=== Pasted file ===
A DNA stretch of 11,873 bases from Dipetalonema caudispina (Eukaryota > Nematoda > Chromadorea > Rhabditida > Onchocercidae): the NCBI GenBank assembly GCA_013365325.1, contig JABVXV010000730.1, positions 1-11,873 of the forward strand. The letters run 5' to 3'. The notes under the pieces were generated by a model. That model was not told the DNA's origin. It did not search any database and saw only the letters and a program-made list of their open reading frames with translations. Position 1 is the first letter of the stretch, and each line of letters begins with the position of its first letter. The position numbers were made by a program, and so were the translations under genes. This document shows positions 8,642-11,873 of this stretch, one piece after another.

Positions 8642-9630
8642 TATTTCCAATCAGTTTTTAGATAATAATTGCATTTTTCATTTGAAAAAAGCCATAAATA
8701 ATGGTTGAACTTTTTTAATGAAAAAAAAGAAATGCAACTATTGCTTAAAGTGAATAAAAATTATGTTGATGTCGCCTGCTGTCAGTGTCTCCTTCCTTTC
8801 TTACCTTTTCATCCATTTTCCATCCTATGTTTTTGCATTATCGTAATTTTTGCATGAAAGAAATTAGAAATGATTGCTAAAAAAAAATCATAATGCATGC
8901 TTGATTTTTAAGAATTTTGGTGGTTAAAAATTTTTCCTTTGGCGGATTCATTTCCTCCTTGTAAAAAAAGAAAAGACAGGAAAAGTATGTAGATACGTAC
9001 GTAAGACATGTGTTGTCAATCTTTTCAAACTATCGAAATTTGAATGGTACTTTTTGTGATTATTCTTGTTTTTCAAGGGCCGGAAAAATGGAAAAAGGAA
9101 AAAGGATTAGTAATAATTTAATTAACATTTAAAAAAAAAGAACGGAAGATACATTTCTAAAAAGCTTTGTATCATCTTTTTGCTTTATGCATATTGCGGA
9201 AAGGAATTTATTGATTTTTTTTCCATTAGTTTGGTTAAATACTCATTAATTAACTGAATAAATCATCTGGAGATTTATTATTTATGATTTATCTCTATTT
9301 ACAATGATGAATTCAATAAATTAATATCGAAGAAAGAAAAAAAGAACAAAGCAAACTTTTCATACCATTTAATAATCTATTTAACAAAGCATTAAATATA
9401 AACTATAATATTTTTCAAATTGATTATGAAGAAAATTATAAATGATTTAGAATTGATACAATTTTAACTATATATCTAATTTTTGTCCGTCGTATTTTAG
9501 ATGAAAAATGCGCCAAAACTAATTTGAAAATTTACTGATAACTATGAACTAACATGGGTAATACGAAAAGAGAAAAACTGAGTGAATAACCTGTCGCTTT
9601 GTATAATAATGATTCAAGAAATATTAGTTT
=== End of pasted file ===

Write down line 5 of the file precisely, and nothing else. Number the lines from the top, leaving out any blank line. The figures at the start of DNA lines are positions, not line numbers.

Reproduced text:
8801 TTACCTTTTCATCCATTTTCCATCCTATGTTTTTGCATTATCGTAATTTTTGCATGAAAGAAATTAGAAATGATTGCTAAAAAAAAATCATAATGCATGC